Summer in Thessalonica – Vocation

Penn State students are returning to campus this weekend! It is appropriate then to remind you all, as this study is focused for college students, that for Christians college is not just a path to get a job. The truth is that God has called you into service in your field and if you work for God any work can be holy work. Christian philosopher JP Moreland puts it this way:

But for a disciple, the purpose of college is not just to get a job. Rather, it is to discover a vocation, to identify a field of study in and through which I can serve Christ as my Lord. And one way to serve Him in this way is to learn to think in a Christian manner about my major. A person’s Christianity doesn’t begin at a dorm Bible study, when class is over; it permeates all of one’s life, including how one thinks about the ideas in one’s college major” (Moreland, Love God with all Your Mind, 28).

“A Christian goes to college to discover his vocation – the area of service to which God has called him – and to develop the skills necessary to occupy a section of the cultural, intellectual domain in a manner worthy of the kingdom of God” (Moreland, Love God with all Your Mind, 57).

Your classes in college and your career are not just things you do to occupy your time between going to church and being a Christian. Rather, they are an intimate part of your life as a Christian. We were created to work. You have unique gifts and are called to unique places to use your gifts. In and of itself your work has worth.

As we conclude our read through of Paul’s letters to the Thessalonians, we find him reminding them of the importance of their work:

3:6 In the name of the Lord Jesus Christ, we command you, brothers and sisters, to keep away from every believer who is idle and disruptive and does not live according to the teaching you received from us. 7 For you yourselves know how you ought to follow our example. We were not idle when we were with you, 8 nor did we eat anyone’s food without paying for it. On the contrary, we worked night and day, laboring and toiling so that we would not be a burden to any of you. 9 We did this, not because we do not have the right to such help, but in order to offer ourselves as a model for you to imitate. 10 For even when we were with you, we gave you this rule: “Anyone who is unwilling to work shall not eat.”

11 We hear that some among you are idle and disruptive. They are not busy; they are busybodies. 12 Such people we command and urge in the Lord Jesus Christ to settle down and earn the bread they eat. 13 And as for you, brothers and sisters, never tire of doing what is good.

14 Take special note of those who do not obey our instruction in this letter. Do not associate with them, in order that they may feel ashamed. 15 Yet do not regard them as enemies, but warn them as fellow believers.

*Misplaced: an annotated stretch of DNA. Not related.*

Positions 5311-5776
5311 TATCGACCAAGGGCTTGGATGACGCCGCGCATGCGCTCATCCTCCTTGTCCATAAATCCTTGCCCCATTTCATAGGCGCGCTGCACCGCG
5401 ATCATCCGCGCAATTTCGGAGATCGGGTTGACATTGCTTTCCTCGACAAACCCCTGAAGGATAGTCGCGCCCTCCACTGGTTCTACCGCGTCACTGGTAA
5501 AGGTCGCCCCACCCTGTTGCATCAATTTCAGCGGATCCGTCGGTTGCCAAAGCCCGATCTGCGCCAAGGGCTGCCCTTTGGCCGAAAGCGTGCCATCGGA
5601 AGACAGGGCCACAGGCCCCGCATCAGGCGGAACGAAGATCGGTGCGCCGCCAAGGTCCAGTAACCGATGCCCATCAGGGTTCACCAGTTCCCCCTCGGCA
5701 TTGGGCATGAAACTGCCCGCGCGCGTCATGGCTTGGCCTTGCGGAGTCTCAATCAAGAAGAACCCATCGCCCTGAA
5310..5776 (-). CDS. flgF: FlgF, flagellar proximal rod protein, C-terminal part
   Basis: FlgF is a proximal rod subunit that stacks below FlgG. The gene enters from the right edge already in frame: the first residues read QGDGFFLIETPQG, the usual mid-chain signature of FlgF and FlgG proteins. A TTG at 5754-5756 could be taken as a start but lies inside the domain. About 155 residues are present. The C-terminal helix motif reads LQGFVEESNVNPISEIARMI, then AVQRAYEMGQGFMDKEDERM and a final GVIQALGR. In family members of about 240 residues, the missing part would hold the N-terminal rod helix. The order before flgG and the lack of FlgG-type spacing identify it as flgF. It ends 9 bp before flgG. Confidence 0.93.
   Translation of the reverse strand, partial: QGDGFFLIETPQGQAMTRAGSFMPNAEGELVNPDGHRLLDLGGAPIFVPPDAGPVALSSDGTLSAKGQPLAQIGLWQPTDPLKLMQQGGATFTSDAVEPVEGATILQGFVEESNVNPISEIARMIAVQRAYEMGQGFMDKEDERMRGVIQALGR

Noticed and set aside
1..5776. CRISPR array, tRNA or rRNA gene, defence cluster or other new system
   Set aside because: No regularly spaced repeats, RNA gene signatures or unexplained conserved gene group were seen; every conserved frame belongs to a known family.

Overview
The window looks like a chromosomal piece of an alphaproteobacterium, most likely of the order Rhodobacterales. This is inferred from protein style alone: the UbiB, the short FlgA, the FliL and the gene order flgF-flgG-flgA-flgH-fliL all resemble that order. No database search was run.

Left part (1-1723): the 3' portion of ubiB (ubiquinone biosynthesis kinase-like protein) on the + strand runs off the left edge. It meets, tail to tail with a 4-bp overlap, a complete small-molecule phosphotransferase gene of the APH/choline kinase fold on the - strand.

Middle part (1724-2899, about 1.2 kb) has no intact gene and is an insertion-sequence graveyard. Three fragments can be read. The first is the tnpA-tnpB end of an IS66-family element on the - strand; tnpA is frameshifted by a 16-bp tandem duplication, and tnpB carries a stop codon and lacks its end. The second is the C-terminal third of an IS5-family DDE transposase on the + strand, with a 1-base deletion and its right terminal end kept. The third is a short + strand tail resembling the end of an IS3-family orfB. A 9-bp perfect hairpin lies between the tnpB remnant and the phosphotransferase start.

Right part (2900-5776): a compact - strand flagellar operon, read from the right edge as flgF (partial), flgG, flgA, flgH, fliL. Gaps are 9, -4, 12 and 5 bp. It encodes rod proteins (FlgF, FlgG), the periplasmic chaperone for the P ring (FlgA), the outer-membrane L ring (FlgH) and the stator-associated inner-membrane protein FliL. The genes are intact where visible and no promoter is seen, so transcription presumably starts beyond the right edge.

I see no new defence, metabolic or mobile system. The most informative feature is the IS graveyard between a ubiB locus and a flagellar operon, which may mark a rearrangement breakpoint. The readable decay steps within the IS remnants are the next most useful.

16 Now may the Lord of peace himself give you peace at all times and in every way. The Lord be with all of you.

17 I, Paul, write this greeting in my own hand, which is the distinguishing mark in all my letters. This is how I write.

18 The grace of our Lord Jesus Christ be with you all.

In his first letter to the Thessalonian church Paul had reminded the Christians of how he had worked hard while he was with them so that he would not be a burden to them (1 Thess. 2:9). We know Paul had practical skills as a tentmaker (see Acts 18:1-3). He encouraged the Thessalonians to live a quiet life and work with their hands so that their lives would win the respect of others (1 Thess. 4:11-12).

There was a problem in the Thessalonian church with people who were “idle“. Paul warns those who are idle in his first letter (1 Thess. 5:14). This does not mean they just lazed around doing nothing, the word means more that they were busy doing the wrong sorts of things, which is why Paul calls them “busybodies” (2 Thess. 3:11). Such people had fallen for a false teaching that the final resurrection had already occurred and thus the truly spiritual people had no need to work. This was a false teaching about the end-times, which is why Paul dedicated time to correcting them on this subject (2 Thess. 2:1-12). These false teachings about the end affected how people lived their lives: because they believed the end had already come, they were not working.

Paul says to keep away from such people (busybodies), although do not treat them as enemies but as brothers (3:6, 14-15). In other words, do not completely shun them, but do not allow their false teaching to influence anyone else and work to restore them to truth.

As this school year begins, who are you surrounding yourself with? Are they people who will help you grow as a person and do well in your classes? People who will help you manage your time well? Or people who will spend more time complaining about professors and gossiping about peers?

Your work shapes your character. As you follow Jesus in this life, what kind of person are you becoming? One who cheats, cuts corners, waits till the last minute, does just enough to get by? Or one who works hard, does your best, is honest, plans ahead and is responsible? How you do work opens a window to your heart.

Remember, in working hard at your job, you can win the respect of outsiders (1 Thess. 4:11-13). What kind of example are you setting in your work ethic on campus? Ultimately, in your work you are setting an example for those around you, so the final question is, in your work are you drawing them closer to Christ or pushing them further away?

You are the light of the world. A city on a hill cannot be hidden. Neither do people light a lamp and put it under a bowl. Instead they put it on its stand, and it gives light to everyone in the house. In the same way, let your light shine before men, that they may see your good deeds and praise your Father in heaven” (Matthew 5:14-16)

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